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KLCCP’s ‘stapled REIT’ not perfect, say analysts

KUALA LUMPUR: KLCC Property Holdings Bhd (KLCCP) on Tuesday announced plans for a real estate investment trust (REIT), five months after saying it might do so to boost shareholder returns.

Its decision to have a “stapled REIT” or two-in-one structure, however, only met market hopes halfway as most analysts had expected a pure or standalone REIT.
A standalone REIT would be free of what analysts call a “holding company” discount — something that KLCCP’s “stapled REIT” structure would still face but to a lesser extent.

Yet looking from KLCCP’s perspective, the market should not be entirely surprised with the board’s decision.

By having the REIT stapled to KLCCP as a single entity, the new KLCCP skirts the possibility of its shares being sold down in favour of a spun-off standalone REIT carrying its prized assets.

At the same time, it will also be able to derive tax benefits from a REIT structure and pay out better dividends.

But the trade-off is that being a “half-REIT”, the new KLCCP will not have the full valuations that a standalone REIT would have.

This is reflected by several target price cuts on KLCCP by analysts yesterday morning.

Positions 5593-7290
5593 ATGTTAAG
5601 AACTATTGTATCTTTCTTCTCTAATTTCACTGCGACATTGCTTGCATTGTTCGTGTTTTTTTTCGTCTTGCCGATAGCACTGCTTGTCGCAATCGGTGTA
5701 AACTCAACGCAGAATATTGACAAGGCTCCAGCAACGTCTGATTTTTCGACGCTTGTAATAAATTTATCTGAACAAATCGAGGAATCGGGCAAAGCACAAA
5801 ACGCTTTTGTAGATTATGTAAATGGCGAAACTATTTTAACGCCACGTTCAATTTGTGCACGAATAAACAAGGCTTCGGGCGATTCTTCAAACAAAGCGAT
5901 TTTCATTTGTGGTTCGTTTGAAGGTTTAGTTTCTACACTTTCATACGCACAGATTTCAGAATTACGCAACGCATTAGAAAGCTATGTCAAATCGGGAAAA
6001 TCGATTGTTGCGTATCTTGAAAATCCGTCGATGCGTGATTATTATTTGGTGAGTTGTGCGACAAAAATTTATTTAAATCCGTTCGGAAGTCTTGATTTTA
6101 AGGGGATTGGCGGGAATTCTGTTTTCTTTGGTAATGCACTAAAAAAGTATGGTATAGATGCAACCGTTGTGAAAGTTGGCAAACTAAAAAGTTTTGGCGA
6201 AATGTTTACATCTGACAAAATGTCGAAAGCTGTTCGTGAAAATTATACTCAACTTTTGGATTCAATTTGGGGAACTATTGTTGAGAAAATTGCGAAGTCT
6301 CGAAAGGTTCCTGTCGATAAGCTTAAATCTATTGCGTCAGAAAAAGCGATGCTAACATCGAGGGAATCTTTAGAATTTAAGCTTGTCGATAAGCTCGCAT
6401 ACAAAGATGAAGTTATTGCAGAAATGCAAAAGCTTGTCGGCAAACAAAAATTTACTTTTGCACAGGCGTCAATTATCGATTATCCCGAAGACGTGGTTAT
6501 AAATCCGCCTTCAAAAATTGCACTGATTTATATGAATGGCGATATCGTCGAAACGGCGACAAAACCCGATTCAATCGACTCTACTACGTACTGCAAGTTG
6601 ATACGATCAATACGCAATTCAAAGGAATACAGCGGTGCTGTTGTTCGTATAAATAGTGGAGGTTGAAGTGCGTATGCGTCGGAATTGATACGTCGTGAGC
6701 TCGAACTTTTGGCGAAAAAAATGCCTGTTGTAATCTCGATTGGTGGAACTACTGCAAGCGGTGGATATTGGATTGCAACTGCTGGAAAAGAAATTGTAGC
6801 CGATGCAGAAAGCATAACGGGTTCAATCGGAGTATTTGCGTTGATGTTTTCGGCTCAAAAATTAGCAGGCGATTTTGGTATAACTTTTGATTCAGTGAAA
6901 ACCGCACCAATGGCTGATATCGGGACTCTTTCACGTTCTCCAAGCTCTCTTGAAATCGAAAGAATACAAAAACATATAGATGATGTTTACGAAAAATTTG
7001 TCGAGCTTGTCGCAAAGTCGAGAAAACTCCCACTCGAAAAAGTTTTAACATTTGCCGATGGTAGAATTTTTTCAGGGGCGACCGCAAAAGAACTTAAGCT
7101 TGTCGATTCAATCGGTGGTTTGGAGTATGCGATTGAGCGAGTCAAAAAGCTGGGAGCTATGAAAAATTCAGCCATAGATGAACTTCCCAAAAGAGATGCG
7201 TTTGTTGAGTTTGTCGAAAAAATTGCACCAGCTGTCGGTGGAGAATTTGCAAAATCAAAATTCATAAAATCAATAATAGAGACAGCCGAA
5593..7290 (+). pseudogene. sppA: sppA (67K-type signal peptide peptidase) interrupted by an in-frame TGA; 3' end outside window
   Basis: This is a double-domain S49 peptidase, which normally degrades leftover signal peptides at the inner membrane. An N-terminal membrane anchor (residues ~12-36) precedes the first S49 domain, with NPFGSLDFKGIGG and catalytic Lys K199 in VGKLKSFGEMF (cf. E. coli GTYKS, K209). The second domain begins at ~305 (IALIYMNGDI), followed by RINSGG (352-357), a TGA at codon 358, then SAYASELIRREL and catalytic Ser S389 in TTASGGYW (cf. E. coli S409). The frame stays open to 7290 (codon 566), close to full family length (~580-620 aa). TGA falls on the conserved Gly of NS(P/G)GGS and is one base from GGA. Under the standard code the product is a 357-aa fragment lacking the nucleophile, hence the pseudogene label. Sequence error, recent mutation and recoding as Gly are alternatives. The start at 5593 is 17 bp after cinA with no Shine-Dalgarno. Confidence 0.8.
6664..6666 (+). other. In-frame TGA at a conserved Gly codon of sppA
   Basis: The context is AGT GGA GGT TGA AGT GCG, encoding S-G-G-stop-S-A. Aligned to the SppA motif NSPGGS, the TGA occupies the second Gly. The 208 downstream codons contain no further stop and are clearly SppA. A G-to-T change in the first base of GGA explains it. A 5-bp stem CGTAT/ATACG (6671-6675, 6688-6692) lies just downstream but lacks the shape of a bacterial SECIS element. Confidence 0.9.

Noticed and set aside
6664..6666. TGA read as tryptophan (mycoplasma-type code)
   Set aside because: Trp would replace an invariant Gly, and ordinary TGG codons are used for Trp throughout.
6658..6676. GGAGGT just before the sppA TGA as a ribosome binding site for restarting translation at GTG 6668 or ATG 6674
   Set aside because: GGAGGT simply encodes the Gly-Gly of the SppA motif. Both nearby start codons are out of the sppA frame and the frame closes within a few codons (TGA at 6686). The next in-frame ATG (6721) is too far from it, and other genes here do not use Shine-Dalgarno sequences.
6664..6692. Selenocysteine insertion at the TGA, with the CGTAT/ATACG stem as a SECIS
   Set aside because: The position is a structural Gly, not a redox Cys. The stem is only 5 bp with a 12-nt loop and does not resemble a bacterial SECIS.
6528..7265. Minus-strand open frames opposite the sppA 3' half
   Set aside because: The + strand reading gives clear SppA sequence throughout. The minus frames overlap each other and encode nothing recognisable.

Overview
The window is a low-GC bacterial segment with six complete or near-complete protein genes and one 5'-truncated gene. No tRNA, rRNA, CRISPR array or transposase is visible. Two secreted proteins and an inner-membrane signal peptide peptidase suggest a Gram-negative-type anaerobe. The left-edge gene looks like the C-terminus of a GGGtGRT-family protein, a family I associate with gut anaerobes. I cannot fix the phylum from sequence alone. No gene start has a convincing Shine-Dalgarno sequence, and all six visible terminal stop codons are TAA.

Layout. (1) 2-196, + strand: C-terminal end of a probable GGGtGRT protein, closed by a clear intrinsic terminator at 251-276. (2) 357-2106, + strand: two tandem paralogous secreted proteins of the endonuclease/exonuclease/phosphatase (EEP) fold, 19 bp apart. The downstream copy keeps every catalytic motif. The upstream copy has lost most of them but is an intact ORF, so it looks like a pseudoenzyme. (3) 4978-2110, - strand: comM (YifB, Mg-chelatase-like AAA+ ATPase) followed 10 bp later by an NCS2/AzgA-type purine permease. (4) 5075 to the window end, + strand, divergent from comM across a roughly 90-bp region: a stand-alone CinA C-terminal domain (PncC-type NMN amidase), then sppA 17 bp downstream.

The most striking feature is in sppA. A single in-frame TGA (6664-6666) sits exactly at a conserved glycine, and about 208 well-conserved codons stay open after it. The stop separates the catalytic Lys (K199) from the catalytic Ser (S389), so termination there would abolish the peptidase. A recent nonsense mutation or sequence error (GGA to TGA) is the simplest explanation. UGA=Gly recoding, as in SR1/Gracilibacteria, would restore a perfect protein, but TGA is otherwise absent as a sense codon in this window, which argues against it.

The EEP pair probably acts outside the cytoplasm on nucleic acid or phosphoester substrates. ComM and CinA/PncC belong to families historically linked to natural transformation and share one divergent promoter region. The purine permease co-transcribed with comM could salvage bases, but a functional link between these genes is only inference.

For example, UOB Kay Hian Research cut its target price to RM5.65 from RM6.46, while RHB Research Institute reduced to RM5.92 from RM6.50 apiece.

Both houses retained neutral recommendations on KLCCP, whose shares added 12 sen to close at RM5.70 yesterday.
UOB Kay Hian sees RM5.20 as the entry price for current KLCCP, whose listing status would be assumed by the new stapled REIT structure on completion of the exercise by June 2013.

On a more positive note, analysts are pleased that the stapled REIT will have 100% of the iconic Petronas Twin Towers office blocks — up from the current 50.5% stake — by issuing new KLCCP shares at RM5.60 apiece to its controlling shareholder, Petroliam Nasional Bhd (Petronas).

And while the exclusion of the Suria KLCC retail mall from the proposed stapled REIT structure is another disappointment to analysts, there is the promise of more value being unlocked in future as the mall could still be shifted from the holding company to the stapled REIT to gain tax benefits.

UOB Kay Hian, for instance, sees the injection of 60%-owned Suria KLCC and 100%-owned Menara Dayabumi into the stapled REIT as a possible future share price catalyst for KLCCP.

Expectations are that the injection of Suria KLCC would happen should it be able to buy out minorities.

Other assets with KLCCP that are not included in the REIT include the 75%-owned Mandarin Oriental Hotel and 33%-owned Menara Maxis office tower, which stands next to the Petronas Twin Towers. Petronas also owns other assets in the Twin Towers’ vicinity, like the KLCC Convention Centre.

Whether or not any asset injection will actually happen in future, the other interesting matter to ponder over is whether Petronas would see its stake in KLCCP rise to 75.5% from 52.6% after the exercise.

While KLCCP intends to seek Bursa Malaysia’s approval to accept less than 25% free float for its shares, Petronas would have the flexibility to sell some of its shares to other investors.

With the stapled REIT structure assuming the listing status of KLCCP on completion of the proposed exercise, an offer for sale by Petronas — should it happen — could provide Malaysia another high-profile mega capital-raising exercise next year.

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